We ate sublime Peking duck, cautiously nibbled at pickled duck's feet and devoured plate upon plate of delicious sweet-and-sour fish, braised lotus root, and countless dishes we couldn't identify but loved anyway. We visited a traditional Chinese teahouse, where we were taught proper techniques of tea preparation and were introduced to the little ceramic pee-pee boy.
OK, you had to be there for that one.
And, being Americans, we shopped. Bamboo flutes and knock-off iPods, Mao T-shirts and traditional ink paintings: The loot we packed away from Beijing could serve as its own tour of this diverse city, poised on the cusp between traditional culture and modern capitalism.
After a few days (I'd count them, but it seems pointless: Time seemed to stretch far beyond the normal counting of days), we flew to Guilin, a steaming subtropical city of only about 600,000 souls - small potatoes, by Chinese standards.
Oh, but this was the town of Big Potatoes, as our tour-guide, Forster, assured us. Many "Big Potatoes" (his term) had visited Guilin and declared its beauty, including several U.S. presidents.
"I have found that no city can surpass the beauty of Guilin," Richard Nixon once said of this city, as Forster reminded us. "Guilin is really a bright pearl in China."
It is that, and so much more: A place where densely forested mountains jut thousands of feet into the air in the middle of the congested cityscape; a place where caves of hallucinatory beauty pierce deep into the earth; a river town where fishermen can still feed a family; and a place where we finally learned why so few pandas died in the recent Sichuan earthquake.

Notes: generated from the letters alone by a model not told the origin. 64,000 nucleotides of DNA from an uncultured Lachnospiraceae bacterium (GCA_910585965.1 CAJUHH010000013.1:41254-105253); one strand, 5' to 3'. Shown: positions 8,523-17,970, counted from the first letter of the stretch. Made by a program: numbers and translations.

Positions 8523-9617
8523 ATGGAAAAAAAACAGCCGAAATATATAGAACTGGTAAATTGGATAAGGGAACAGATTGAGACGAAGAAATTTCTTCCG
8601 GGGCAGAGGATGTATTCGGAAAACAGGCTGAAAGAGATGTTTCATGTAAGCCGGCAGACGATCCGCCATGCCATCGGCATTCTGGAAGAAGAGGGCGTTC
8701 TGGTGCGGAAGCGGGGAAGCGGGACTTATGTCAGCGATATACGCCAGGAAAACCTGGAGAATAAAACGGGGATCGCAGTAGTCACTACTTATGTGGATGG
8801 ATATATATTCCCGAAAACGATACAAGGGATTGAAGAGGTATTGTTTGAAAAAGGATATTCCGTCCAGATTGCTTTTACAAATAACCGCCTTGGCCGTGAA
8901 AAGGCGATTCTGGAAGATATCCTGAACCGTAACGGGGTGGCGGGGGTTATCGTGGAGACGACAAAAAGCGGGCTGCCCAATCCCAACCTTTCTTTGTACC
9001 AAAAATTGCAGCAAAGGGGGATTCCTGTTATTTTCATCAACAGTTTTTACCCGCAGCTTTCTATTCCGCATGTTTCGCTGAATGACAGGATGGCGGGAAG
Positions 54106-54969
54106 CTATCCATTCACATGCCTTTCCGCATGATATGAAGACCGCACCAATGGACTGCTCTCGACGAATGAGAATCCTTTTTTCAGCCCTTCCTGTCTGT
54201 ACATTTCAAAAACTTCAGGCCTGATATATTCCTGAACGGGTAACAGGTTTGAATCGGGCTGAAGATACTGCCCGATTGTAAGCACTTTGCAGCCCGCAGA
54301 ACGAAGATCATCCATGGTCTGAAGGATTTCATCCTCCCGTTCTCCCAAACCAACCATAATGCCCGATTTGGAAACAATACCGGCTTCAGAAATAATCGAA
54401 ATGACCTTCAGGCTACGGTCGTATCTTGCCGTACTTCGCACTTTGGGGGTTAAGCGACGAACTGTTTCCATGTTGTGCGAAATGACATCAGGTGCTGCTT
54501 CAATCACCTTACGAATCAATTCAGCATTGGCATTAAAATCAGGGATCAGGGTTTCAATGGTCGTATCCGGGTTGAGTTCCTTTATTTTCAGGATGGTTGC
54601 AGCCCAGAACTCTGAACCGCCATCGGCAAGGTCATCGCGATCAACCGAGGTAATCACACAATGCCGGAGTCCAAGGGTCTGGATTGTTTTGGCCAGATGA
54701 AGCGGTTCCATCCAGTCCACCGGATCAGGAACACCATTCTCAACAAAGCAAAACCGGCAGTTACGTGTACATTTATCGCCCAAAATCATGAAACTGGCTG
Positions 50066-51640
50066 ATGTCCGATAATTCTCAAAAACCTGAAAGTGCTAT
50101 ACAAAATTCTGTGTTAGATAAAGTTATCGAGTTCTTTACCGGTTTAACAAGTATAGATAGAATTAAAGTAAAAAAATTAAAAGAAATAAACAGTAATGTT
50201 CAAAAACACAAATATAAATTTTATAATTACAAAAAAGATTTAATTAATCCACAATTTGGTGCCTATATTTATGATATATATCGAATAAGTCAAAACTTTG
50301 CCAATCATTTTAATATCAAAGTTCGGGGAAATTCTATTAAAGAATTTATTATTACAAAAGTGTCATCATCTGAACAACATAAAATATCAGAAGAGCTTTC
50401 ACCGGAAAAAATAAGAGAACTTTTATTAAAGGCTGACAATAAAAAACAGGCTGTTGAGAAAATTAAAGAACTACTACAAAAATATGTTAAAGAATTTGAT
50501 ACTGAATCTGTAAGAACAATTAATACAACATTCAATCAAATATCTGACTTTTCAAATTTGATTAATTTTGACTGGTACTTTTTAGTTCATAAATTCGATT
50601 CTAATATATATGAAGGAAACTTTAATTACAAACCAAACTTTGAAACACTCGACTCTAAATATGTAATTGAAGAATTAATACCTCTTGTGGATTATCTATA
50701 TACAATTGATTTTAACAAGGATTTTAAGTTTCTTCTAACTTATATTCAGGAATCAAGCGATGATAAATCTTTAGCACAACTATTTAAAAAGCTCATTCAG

"This is because they do not wear shoes," explained Forster matter-of-factly one day, as we cruised along in the countryside. "The feet give them the sixth sense of the earth, and so they knew that this earthquake was coming. We have lost this sixth sense because we wear shoes all of the time."
Good to know.
In Guilin, the Missoula group spent a day at the local Normal University, where they learned traditional Chinese ink painting and performed for a troupe of ballet students. We took a boat ride down the stunningly picturesque Lijiang River, and spent an afternoon in the cobblestone backpacker's haven of Yangshou.
Then on to Shanghai, a gargantuan metropolis more than twice the size of New York City. Gleaming and cosmopolitan, Shanghai spears the sky with dazzling buildings, including the second- and sixth-tallest structures in the world; it has been termed an "architect's playground," and it's easy to see why - especially given all the time we had to ponder those buildings as we sat in the standstill traffic that plagues the city.
Perhaps it was all the time spent in traffic, or perhaps it was the exhaustion and homesickness that had begun to set in; but our time in Shanghai seemed all too brief. We did manage to see the Humble Administrator's Garden in Suzhou - a justly designated World Heritage Site - and the troupe performed for a crowd of about 300 people at the Shanghai Drama Academy.
We ate more good food, visited a historical museum, and began thinking of home.
We woke early on our last morning in Shanghai, with one last stop scheduled on the way to the airport: the Jade Buddha Temple, a serene and beautiful temple tucked in the thicket of downtown skyscapers.
For me, personally, it was a heavy day, and not just because I dreaded the long plane flight ahead. I was thinking a lot about my father, who had passed away in a hospital room in Texas during our second day in Shanghai.